By Richard Falk
By chance I was reading César Vallejo’s poem, “Black Stone on a White Stone,” in a translation by Geoffrey Brock, and was struck by the opening stanza:
I’ll die in Paris in the pouring rain
a day I have a memory of already.
I’ll die in Paris—I won’t try to run—
a Thursday perhaps, in Autumn, like today.
Without being literal, I was reminded that I could appraise my death while alive, and not leave a final reckoning to some solemn memorial event in which speakers are challenged to find humorous anecdotes to lighten the occasion, otherwise uttering honorific platitudes quite unrelated to the experiential core of my being.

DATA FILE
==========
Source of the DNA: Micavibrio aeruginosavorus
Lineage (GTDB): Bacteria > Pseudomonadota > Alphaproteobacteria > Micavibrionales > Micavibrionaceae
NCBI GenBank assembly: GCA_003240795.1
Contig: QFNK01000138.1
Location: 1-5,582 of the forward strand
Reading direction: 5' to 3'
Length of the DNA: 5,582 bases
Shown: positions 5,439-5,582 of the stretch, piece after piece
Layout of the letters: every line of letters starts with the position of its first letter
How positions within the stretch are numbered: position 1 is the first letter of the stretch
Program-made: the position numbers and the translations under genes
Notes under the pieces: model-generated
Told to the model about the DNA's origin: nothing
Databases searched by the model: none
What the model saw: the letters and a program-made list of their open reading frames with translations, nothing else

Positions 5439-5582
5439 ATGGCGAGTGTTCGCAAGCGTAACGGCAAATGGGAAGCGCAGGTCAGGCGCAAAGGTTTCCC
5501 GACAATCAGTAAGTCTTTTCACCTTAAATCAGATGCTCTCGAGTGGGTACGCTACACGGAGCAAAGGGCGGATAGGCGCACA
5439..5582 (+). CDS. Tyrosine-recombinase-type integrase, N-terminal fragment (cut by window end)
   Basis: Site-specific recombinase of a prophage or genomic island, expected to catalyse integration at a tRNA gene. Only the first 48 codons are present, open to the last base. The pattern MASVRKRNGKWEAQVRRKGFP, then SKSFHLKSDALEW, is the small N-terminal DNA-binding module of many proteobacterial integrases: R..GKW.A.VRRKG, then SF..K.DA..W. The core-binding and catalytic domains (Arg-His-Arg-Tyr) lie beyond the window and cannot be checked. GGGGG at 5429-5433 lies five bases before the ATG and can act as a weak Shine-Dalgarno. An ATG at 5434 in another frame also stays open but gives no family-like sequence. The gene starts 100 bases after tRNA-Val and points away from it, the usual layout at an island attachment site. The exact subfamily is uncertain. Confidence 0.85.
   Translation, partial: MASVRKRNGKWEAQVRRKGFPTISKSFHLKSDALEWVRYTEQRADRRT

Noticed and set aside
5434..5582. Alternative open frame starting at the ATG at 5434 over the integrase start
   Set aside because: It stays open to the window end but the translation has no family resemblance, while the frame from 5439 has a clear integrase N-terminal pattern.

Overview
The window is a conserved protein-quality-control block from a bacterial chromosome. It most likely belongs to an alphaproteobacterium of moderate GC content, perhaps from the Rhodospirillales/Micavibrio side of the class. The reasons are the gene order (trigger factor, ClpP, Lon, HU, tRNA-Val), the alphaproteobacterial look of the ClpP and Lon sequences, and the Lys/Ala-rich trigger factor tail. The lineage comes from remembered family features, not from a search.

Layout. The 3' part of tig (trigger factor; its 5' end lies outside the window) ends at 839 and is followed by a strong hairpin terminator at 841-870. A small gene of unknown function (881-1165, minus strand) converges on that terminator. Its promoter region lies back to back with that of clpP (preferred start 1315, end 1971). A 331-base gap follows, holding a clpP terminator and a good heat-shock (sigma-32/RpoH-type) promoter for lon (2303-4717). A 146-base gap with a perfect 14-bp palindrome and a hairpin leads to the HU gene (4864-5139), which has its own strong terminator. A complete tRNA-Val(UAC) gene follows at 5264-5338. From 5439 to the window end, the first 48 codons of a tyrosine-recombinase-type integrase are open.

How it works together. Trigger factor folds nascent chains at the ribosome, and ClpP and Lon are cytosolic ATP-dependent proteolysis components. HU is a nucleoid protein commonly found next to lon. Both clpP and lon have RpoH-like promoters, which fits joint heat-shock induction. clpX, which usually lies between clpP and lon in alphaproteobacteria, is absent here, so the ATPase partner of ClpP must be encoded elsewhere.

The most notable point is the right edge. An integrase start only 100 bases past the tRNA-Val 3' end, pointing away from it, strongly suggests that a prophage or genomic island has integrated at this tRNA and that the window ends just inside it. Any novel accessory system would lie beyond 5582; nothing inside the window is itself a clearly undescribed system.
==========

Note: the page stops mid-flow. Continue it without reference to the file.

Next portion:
I had been thinking quite a bit recently about ‘lost causes.’
Recently I gave a lecture at Columbia University on this theme, inspired by Edward Said’s seminal late essay “On Lost Causes” (1997) in which he ties together the ‘nobility of failure’ as portrayed in literature with his own unswerving dedication to the Palestinian struggle for a just peace. On that occasion, Read More »